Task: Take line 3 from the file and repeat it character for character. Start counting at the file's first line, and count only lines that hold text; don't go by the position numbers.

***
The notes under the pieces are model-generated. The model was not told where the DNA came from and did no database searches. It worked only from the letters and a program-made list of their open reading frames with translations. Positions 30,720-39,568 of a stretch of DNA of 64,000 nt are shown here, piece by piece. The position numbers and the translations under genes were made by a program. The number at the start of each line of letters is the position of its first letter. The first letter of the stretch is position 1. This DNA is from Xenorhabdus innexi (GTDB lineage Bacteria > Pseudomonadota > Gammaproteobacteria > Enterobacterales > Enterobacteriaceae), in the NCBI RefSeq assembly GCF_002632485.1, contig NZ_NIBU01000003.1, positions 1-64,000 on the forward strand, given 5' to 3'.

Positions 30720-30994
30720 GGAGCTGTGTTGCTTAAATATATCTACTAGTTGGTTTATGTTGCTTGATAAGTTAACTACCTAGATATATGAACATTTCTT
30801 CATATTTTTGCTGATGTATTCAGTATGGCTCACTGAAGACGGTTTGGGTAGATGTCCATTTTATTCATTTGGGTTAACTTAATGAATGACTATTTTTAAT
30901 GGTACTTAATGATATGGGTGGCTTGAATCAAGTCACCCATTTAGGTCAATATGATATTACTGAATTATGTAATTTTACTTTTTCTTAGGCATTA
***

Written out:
30720 GGAGCTGTGTTGCTTAAATATATCTACTAGTTGGTTTATGTTGCTTGATAAGTTAACTACCTAGATATATGAACATTTCTT